John Luther Adams: Inuksuit
It wouldn't be an exaggeration to state that John Luther Adams work has been profoundly affected by the sprawling Alaskan world he has called home for more than two decades. Perhaps no better example of the inextricable connection between Adams and the environment is Inuksuit, which registers less as a conventional composition and more an event, something ideally experienced as a real-time performance. In the composer's own words, “Each performance of Inuksuit is different, determined by the size of the ensemble and the specific instruments used, by the topology and vegetation of the site—even by the songs of the local birds. The musicians are dispersed throughout a large area, and the listeners are free to discover their own individual listening points, which actively shapes their experience.”
Composed in 2009, Adams scored the piece, whose title refers to Stonehenge-like markers the Inuit (and others) use to orient themselves in Arctic locales, so that it could be performed by an ensemble numbering anywhere between nine and ninety-nine percussionists (ideally widely dispersed throughout an outdoor area), with this hour-long version (its first time on CD) having been performed by thirty-two percussionists in the forest surrounding Guilford Sound in Guilford, Vermont on June 12, 2012. It's an outdoors composition in the truest sense as Adams conceived the work to be one wherein natural and created sounds would intermingle.
With that in mind, it makes perfect sense that the opening part should begin with bird and nature sounds before the percussionists' contributions emerge. The sound mass builds slowly, with the birds first joined by soft flute and hand percussion playing until, fourteen minutes in, the first aggressive drum strike. That key gesture opens the floodgates, so to speak, as the others gradually join in, and a crowd of gongs, drums, cymbals, and sirens begins to grow exponentially.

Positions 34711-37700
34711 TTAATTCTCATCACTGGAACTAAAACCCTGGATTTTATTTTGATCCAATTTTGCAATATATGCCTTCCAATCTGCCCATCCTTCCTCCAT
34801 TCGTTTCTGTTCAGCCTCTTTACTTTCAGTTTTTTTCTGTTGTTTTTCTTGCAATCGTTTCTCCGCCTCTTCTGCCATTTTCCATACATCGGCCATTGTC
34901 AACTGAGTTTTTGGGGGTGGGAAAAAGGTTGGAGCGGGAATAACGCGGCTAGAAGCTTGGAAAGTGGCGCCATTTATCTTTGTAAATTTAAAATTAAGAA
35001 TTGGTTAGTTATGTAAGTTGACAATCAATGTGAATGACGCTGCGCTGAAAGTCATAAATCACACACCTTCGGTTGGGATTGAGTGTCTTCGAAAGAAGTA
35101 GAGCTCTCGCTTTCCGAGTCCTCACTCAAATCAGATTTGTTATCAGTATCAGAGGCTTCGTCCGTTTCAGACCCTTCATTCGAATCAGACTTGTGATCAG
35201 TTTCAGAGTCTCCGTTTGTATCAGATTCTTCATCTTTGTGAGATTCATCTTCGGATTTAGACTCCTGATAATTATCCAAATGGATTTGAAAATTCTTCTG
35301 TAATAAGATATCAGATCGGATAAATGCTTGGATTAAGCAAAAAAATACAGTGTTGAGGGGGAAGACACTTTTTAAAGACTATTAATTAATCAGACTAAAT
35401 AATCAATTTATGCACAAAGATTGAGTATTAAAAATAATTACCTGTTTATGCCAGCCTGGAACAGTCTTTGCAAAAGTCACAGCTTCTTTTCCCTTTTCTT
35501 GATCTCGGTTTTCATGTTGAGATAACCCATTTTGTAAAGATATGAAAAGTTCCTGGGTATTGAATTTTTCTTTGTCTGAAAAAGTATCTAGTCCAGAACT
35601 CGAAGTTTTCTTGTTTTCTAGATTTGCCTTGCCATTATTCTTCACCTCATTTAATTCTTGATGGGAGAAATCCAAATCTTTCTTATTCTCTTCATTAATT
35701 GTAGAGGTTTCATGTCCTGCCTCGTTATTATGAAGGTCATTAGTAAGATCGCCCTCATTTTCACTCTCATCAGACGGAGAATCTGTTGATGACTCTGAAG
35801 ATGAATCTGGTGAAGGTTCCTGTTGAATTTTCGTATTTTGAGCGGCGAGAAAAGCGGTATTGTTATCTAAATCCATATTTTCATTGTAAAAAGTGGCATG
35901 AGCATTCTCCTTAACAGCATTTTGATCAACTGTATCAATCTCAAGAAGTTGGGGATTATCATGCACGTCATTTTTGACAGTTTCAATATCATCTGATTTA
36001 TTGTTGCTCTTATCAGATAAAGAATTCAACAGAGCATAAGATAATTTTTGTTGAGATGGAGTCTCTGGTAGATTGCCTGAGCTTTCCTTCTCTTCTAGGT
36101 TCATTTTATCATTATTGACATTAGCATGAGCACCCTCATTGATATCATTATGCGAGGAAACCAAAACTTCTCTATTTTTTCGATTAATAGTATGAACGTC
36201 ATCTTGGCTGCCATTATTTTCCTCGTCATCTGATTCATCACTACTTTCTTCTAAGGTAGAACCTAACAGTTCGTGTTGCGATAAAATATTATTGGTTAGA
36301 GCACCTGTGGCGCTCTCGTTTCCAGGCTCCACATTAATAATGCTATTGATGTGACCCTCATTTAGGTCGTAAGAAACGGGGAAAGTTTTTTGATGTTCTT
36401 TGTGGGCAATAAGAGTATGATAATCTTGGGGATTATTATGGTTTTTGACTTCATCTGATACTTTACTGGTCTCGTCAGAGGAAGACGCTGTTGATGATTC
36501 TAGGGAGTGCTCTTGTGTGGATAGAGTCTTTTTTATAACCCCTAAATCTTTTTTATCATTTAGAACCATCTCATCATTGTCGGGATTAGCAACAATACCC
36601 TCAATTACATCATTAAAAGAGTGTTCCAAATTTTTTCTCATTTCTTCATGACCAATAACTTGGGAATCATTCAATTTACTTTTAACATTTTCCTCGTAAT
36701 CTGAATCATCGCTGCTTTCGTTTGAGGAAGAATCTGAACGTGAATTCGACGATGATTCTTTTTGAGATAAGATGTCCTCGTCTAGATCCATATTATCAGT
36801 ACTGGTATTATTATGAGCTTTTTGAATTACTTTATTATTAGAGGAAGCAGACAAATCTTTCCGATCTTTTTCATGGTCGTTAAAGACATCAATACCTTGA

Though five parts are indexed, Inuksuit unfolds in a continuous manner for a full hour, and as it does so, it begins to seem less like a formally composed work and more a document of wild, even violent natural eruptions, as if primeval forces are being witnessed pushing themselves up and out of the ground. After the work reaches its most cataclysmic point halfway through, it begins its decompression, diminishing in volume, tempo, and intensity as it advances towards its close. Nature sounds are once again audible, and during the memorable closing section, a birdsong-like flute engages in a pas de deux with actual birds.
The June 2012 performance was clearly an event of a rare and special kind, and the material demands that the home listening experience be treated in kind. It's the type of recording that is ineffective as background music but is instead the immersive kind that demands that one give all of one's attention to it. In fact, no less a personage than The New Yorker's Alex Ross referred to it as “one of the most rapturous experiences of my listening life.”
That Cantaloupe regards the release as special is intimated by its having supplemented the CD with a second disc, a DVD that includes a surround sound version of the work plus the eighty-three-minute documentary Strange and Sacred Noise. Directed by Len Kamerling, the 2011 film captures a rare performance of Adams' seventy-minute percussion cycle on the remote tundra of the Alaskan range. It alternates between episodes, all of them filmed outdoors, of Adams conversing and four percussionists (Steven Schick, Lisa Tolentino, Robert Esler, and Morris Palter) performing his works with gongs, snare drums, sirens, tom-toms, marimbas, glockenspiels, and vibraphones whilst surrounded by vast expanses of open plains and snow-covered mountains. Though it's not intended as a video travel brochure, the documentary nonetheless makes the locale seem like the most desirable place on earth to visit if not relocate to.